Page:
Runner’s Knee (Patellofemoral Stress)
Runner’s knee means that you have dull pain around the front of the knee (patella). This is where the knee connects with the lower end of the thighbone (femur).
Runner’s knee or Patellofemoral Stress is when the kneecap (patella) rubs roughly against the end of the thighbone (femur) when the knee moves.
Runner’s knee may be caused by a structural defect, such as a kneecap located too high or too low in the knee joint, off-centre insertion of the muscles into the kneecap, tight hamstrings, tight Achilles tendons, and weak thigh muscles – which normally help stabilize the knee. Weak thigh muscles are the most common treatable cause of the runner’s knee; these weak muscles allow the kneecap to move sideways and rub against the thigh bone.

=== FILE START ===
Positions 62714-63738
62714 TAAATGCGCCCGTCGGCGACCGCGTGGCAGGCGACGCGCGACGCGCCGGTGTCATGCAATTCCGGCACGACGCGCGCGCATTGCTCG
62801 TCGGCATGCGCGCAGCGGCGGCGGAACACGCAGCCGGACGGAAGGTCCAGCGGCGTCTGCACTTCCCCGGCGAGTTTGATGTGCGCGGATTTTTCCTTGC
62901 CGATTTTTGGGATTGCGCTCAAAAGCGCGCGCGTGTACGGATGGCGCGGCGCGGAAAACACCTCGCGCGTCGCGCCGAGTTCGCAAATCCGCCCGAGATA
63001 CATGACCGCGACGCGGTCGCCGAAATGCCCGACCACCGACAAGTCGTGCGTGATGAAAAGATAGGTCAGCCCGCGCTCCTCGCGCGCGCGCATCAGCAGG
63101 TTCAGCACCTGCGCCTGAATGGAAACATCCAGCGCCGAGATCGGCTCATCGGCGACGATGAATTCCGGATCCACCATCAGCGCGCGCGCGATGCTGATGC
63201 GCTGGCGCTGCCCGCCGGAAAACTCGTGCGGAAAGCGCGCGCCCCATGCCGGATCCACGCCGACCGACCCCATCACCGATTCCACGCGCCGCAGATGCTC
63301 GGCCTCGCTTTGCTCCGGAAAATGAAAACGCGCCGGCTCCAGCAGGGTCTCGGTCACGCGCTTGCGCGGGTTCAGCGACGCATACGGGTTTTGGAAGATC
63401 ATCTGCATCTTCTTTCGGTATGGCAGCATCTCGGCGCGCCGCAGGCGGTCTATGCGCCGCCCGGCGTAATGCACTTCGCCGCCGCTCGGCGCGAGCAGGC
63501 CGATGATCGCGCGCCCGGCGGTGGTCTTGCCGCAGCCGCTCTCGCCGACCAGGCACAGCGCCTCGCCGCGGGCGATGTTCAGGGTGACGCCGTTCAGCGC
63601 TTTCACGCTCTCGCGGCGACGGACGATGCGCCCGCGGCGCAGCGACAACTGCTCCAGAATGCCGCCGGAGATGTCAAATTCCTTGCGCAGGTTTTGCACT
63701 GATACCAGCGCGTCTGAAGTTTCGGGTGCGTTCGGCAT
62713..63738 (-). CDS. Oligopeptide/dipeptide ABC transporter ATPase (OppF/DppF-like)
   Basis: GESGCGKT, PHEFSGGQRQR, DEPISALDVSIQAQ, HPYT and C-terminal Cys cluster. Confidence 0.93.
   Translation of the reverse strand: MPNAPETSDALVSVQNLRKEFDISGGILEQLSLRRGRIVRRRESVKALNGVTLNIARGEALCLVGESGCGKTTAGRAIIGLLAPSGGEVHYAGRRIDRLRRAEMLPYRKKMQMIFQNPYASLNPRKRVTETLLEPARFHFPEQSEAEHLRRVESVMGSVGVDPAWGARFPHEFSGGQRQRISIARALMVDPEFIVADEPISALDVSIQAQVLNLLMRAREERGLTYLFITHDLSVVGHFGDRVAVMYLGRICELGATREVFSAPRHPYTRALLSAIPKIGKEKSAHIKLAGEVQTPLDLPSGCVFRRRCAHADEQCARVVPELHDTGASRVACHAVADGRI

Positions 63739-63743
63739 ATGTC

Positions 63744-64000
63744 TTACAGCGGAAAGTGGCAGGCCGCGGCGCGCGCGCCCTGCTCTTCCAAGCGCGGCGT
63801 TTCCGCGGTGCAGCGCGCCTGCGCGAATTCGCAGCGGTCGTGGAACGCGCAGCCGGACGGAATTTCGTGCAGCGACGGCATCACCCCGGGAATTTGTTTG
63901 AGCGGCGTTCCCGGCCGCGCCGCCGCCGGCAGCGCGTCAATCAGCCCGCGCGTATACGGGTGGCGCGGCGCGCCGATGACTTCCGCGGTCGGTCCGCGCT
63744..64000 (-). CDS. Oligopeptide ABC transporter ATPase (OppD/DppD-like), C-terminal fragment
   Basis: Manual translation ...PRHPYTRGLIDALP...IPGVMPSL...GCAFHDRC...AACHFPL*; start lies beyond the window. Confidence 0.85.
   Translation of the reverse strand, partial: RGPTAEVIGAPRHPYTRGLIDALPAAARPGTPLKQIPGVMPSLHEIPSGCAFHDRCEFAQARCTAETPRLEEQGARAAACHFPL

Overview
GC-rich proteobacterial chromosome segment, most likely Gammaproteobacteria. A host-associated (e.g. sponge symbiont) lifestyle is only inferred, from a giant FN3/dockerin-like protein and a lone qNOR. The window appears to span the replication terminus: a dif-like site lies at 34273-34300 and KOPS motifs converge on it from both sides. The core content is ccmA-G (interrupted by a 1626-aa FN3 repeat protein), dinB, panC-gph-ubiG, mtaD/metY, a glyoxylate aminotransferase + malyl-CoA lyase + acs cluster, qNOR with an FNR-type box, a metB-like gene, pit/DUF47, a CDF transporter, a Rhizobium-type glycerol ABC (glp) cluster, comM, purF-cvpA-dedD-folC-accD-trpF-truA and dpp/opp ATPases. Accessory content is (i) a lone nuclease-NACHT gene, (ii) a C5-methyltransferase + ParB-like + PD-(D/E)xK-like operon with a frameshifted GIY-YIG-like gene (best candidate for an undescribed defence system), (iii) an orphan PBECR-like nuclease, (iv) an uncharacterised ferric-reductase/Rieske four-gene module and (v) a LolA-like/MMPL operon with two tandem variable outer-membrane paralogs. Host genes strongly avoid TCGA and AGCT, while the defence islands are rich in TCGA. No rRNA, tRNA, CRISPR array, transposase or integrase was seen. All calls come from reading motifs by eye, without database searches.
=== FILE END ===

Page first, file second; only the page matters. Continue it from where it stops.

A second common treatable cause is rolling the feet onto the outside (pronation) excessively when walking or running while the front thigh muscles (quadriceps) pull the kneecap outward. Together, these forces cause the kneecap to rub against the end of the thighbone.
What causes the Runner’s knee?
Runner’s knee may be caused by a structural defect or a certain way of walking or running. Other causes may include:
A kneecap that is too high in the knee joint
Weak thigh muscles
Tight Achilles tendons
Poor foot support
Walking or running with the feet rolling in while the thigh muscles pull the kneecap outward
Excessive training or overuse
What are the symptoms of a Runner’s knee?
These are the most common symptoms:
Pain in and around the kneecap that happens when you are active. Or pain after sitting for a long time with the knees bent. This sometimes causes weakness or feelings of instability.
Rubbing, grinding, or clicking sound of the kneecap that you hear when you bend and straighten your knee
Kneecap that is tender to the touch
The symptoms of a runner’s knee may look like other conditions and health problems. Always talk with your healthcare provider for a diagnosis.